Norfolk Southern Executives Tell Cincinnati City Council East Palestine Explosion Won't Hurt Sale of Cincinnati Southern Railway

Councilmember Mark Jefferys has asked the city manager's office to hold a forum about the impacts of the toxic rail explosion in East Palestine.

click to enlarge A man takes photos as a black plume rises over East Palestine, Ohio, as a result of a controlled detonation of a portion of the derailed Norfolk Southern train, Feb. 6, 2023. After toxic chemicals were released into the air from a wrecked train in Ohio, evacuated residents remain in the dark about what toxic substances are lingering in their vacated neighborhoods while they await approval to return home. (AP Photo/Gene J. Puskar, File) - Photo: AP Photo/Gene J. Puskar, File
Photo: AP Photo/Gene J. Puskar, File
A man takes photos as a black plume rises over East Palestine, Ohio, as a result of a controlled detonation of a portion of the derailed Norfolk Southern train, Feb. 6, 2023. After toxic chemicals were released into the air from a wrecked train in Ohio, evacuated residents remain in the dark about what toxic substances are lingering in their vacated neighborhoods while they await approval to return home. (AP Photo/Gene J. Puskar, File)

After a derailed train full of toxic chemicals sent a plume of smoke above the homes in East Palestine, Ohio, Cincinnati City Council has started asking questions of Norfolk Southern, the rail operator responsible for the crash.

During a Budget and Finance Committee meeting on Monday, Feb. 13, Cincinnati City Council members discussed the financial conditions of a potential sale of the Cincinnati Southern Railway to Norfolk Southern for $1.6 billion, which was announced in November.

The 337-mile freight railway runs from Cincinnati to Chattanooga. Cincinnati is the only city in the country to own its own multi-state railway. Pending rule changes from Ohio's legislature, Cincinnati voters will ultimately decide whether or not to sell the railway in an election.

When a representative from Norfolk Southern appeared before council to answer questions about the terms of the sale, councilmember Liz Keating squared the conversation on the Feb. 3 train derailment in East Palestine, a relatively rural village near the Pennsylvania border.

“Given the issues going on in East Palestine, is the sale, the purchase of this railroad, still a top priority?” Keating asked. “Does [Norfolk Southern] have all the resources available to continue on with this sale?”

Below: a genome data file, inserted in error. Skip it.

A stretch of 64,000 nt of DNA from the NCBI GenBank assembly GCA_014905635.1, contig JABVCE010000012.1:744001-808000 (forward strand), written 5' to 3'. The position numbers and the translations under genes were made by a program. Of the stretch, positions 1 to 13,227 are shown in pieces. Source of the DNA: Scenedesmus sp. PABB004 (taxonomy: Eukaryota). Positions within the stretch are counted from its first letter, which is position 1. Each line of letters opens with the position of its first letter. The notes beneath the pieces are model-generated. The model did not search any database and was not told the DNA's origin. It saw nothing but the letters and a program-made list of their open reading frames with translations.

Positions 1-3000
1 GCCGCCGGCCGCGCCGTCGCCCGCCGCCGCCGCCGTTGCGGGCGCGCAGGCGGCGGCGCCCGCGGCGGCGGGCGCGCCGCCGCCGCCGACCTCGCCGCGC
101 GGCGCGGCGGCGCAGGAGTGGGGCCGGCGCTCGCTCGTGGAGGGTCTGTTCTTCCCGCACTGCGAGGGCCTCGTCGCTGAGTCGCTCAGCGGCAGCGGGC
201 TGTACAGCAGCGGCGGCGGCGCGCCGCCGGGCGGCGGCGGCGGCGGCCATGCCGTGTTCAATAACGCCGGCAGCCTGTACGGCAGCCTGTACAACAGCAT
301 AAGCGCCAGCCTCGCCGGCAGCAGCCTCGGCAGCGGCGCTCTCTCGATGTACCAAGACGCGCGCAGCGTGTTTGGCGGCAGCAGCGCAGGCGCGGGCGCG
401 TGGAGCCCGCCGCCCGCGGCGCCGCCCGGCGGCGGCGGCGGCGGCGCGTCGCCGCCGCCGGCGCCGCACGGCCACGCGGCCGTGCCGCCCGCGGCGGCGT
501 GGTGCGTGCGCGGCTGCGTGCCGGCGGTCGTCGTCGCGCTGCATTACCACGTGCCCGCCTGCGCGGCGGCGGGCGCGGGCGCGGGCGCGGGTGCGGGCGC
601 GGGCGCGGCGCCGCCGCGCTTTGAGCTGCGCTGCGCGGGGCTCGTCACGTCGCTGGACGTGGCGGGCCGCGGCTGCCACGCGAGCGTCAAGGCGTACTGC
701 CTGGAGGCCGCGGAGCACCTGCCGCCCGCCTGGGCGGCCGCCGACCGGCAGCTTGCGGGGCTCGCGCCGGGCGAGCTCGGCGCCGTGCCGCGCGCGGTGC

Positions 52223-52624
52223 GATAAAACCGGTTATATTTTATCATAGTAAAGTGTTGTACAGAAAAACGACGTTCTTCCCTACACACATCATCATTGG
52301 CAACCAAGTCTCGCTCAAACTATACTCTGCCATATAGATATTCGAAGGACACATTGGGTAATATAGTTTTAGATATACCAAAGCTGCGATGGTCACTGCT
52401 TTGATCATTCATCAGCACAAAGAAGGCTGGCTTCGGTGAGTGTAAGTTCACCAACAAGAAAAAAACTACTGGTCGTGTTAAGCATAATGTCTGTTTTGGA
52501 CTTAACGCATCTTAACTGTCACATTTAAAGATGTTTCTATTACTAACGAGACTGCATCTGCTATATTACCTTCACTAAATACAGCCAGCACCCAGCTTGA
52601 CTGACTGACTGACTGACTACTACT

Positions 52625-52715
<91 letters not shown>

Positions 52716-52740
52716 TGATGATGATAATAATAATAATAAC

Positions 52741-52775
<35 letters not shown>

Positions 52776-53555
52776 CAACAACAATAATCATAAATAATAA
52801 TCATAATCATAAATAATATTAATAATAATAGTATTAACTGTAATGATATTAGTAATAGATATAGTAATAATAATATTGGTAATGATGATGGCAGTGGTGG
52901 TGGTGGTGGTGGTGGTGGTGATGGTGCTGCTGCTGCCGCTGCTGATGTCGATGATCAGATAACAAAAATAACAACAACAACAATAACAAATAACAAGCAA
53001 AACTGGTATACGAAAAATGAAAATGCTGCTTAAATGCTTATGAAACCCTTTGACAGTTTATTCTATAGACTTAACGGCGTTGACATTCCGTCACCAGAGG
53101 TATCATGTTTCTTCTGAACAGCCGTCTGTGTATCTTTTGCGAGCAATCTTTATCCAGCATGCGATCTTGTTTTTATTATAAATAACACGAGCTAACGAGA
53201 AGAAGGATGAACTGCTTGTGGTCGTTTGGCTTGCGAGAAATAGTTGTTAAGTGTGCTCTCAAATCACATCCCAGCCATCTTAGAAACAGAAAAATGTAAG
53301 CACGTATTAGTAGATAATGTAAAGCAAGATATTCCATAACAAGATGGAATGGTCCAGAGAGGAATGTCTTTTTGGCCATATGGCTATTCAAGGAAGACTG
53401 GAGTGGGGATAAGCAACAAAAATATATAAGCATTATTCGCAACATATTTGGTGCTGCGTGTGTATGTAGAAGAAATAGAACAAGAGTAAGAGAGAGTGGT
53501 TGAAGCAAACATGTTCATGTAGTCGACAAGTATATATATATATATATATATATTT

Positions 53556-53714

“The purchase of the [Cincinnati Southern Railway] is a top priority,” said Darrell Wilson, assistant vice president of government relations for Norfolk Southern. “And we do have the resources to follow through with the transaction in the proposed time frame of 2024.”

Wilson told council he is currently splitting his time between Cincinnati and East Palestine where he and dozens of Norfolk Southern employees have been trying to clean up the mess caused by a 50-car freight train that derailed, exploded and then released hazardous materials into the air.

Hazardous chemicals

Of the 50 cars that crashed, Norfolk Southern said 20 were carrying vinyl chloride, which is used to make a hard plastic resin used in a variety of plastic products. The colorless vinyl chloride has been associated with an increased risk of liver cancer and other cancers, according to the federal government’s National Cancer Institute. The Environmental Protection Agency (EPA) also released a complete list of the chemicals on board the derailed train, including ethylhexyl acrylate, isobutylene and ethylene glycol monobutyl ether, all of which the EPA said can have harmful effects if inhaled.

The EPA also said hazardous materials were found in samples taken from nearby waterways, including Sulphur Run, Leslie Run, Bull Creek, North Fork Little Beaver Creek, Little Beaver Creek and the Ohio River.

“I have seen the pictures of animals hurting from this, I have seen the destruction that has occurred there,” said Cincinnati resident Jack Cunningham during the public comment portion of the committee meeting. “There are a substantial amount of chemicals going into the atmosphere and local environment that are negatively affecting our watershed, going into the Ohio River and as such going into the Mississippi River and then the Gulf of Mexico.”

Fumes and smoke covered the town so severely that it warranted a week-long mandatory evacuation of thousands of residents, and East Palestine Mayor Trent Conaway called a state of emergency. On Feb. 6, Ohio Gov. Mike DeWine ordered residents to leave their village.

Even Erin Brockovich, the legal clerk whose investigation into a chemical leak in California spawned an Oscar-winning film, is now eyeing Ohio with suspicion.

"I’m trying to gather information on this very serious situation in Ohio involving a train derailment with hazardous chemicals," Brockovich tweeted. "What I will say is this. Trust your eyes, ears and nose and get the hell out of there if your senses are telling you too [sic]."

Payouts to East Palestine

Media reports suggest Norfolk Southern has only paid the people of East Palestine $25,000 in damages for the explosion, amounting to $5 per person in the town of 5,000 residents. But Connor Spielmaker, a representative of Norfolk Southern, clarified to CityBeat that the $25,000 payment was a Red Cross donation intended to help them set up shop in the village during the immediate aftermath of the explosion.

“That was never something we were putting out there as a, ‘Oh, look how we’re helping the community,’ that was literally just within hours of the derailment we knew the Red Cross was setting up so we wanted to give them something quickly to support that,” Spielmaker told CityBeat.